Dendrimers - an Overview of Intellectual Property and Patenting Issues
Dendrimer IP is a “hot potato” because the potential for profit is enormous but commercialization is slow and uncertain - everyone wants to be holding key dendrimer patents at just the right time. Dendritech, a private company spun off from Dow and founded by Donald Tomalia in 1992, sold its dendrimer patents back to Dow in 2000. Then Tomalia left Dendritech and founded a new company, Dendritic NanoTechnologies Inc. (DNT). In January 2005, DNT acquired the mother lode of dendrimer patents when Dow turned over its entire intellectual property portfolio on dendrimers (196 patents worldwide) to DNT in exchange for owning a significant stake in the company.
A third company, Starpharma (Melbourne, Australia), which already owned a chunk of DNT, increased its financial stake in the company to 49.9% and also gained exclusive rights to DNT’s and Dow’s intellectual property for dendrimer-based pharmaceutical applications. The flip-flopping dendrimer patent portfolio is now in the hands of DNT which claims to control “the world’s broadest intellectual property position in dendrimer science.” Today, DNT sells and licenses more than 200 variations of dendrimers to pharmaceutical, biotechnology and diagnostic companies.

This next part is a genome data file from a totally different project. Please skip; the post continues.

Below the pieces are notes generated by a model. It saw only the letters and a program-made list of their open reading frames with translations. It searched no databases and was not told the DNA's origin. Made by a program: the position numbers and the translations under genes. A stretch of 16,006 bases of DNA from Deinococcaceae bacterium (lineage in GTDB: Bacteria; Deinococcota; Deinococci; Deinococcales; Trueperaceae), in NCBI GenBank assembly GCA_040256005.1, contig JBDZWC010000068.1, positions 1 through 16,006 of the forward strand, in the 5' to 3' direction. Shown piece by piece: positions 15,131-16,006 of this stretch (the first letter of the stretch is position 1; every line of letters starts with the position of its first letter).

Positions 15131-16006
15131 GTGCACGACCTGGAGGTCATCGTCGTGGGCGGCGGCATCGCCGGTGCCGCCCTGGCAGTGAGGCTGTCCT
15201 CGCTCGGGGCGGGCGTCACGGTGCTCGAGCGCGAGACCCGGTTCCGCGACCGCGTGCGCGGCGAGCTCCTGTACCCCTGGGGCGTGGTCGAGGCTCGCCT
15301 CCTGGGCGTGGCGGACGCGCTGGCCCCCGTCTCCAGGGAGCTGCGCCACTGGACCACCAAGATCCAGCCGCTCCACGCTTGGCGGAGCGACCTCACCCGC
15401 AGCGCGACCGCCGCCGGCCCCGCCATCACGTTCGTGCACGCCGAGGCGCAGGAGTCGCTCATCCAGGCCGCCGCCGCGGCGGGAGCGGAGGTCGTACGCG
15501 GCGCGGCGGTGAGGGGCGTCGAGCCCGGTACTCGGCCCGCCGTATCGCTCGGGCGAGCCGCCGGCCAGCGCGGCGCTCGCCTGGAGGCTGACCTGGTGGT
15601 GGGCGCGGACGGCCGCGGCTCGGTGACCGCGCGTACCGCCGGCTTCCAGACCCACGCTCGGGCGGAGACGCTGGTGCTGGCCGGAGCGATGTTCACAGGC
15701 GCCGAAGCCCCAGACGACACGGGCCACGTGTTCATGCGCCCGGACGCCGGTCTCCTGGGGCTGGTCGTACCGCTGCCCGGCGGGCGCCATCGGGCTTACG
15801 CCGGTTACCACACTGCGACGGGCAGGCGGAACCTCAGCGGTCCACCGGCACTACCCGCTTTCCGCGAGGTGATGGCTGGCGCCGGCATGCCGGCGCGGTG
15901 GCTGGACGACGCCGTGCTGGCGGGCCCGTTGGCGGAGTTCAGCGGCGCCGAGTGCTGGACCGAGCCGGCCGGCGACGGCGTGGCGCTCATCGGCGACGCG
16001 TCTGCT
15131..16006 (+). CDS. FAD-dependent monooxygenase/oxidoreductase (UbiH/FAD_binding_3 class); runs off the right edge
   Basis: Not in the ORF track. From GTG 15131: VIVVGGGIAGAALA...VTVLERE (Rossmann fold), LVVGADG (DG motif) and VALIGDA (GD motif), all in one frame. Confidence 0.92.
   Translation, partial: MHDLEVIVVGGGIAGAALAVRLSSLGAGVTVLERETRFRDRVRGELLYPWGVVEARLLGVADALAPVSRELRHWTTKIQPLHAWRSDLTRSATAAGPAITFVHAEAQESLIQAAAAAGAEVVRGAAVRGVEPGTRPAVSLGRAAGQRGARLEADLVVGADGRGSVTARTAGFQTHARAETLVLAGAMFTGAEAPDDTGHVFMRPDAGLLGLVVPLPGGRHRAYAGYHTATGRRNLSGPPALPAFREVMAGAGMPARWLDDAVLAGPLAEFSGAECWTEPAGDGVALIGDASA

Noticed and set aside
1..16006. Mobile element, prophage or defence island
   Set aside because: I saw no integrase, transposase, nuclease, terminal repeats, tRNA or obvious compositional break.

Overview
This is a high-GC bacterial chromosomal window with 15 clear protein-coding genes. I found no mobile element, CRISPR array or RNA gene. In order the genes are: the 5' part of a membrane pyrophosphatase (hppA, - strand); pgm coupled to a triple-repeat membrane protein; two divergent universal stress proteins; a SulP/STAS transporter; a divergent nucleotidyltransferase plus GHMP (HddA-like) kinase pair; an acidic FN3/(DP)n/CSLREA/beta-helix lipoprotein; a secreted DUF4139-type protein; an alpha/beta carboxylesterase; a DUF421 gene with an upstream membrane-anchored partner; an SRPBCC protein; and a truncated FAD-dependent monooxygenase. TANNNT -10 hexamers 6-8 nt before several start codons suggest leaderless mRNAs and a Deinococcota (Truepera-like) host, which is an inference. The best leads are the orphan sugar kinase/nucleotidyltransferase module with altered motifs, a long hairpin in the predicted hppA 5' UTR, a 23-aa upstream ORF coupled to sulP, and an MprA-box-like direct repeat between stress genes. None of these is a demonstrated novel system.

Table 1. Patents on dendrimers issued by the US PTO (survey conducted on 2 May 2005).
* includes Dow Corning Toray Silicone Co., Ltd. and Dow Corning Corporation;
• Dendritic Nanotechnologies, Inc. clearly holds a dominant position in the dendrimer patent arena.
• The 272 dendrimer patents issued between 1999-2004 were examined by 120 different patent examiners. The lack of uniform handling could result in overlapping and conflicting patents.
• The list of top assignees reveals a particularly broad area of potential industrial applications for dendrimer technology, ranging from oil, pharma, rubber, automotive and even cosmetics.
• While there is uncertainty about the future commercial value of dendrimer IP, there is little room for new, would-be innovators to enter the field without seeking multiple licenses - which may or may not be available from companies seeking to dominate the field.
• The number of issued patents relating to dendrimers has declined every year since 2001. However, the number of dendrimer patent applications at US PTO is rising steadily.
Source: ETC Group report entitled ‘Nanotech’s “Second Nature” Patents: Implications for the Global South’, April/May 2005.
For more information on this source please visit the ETC Group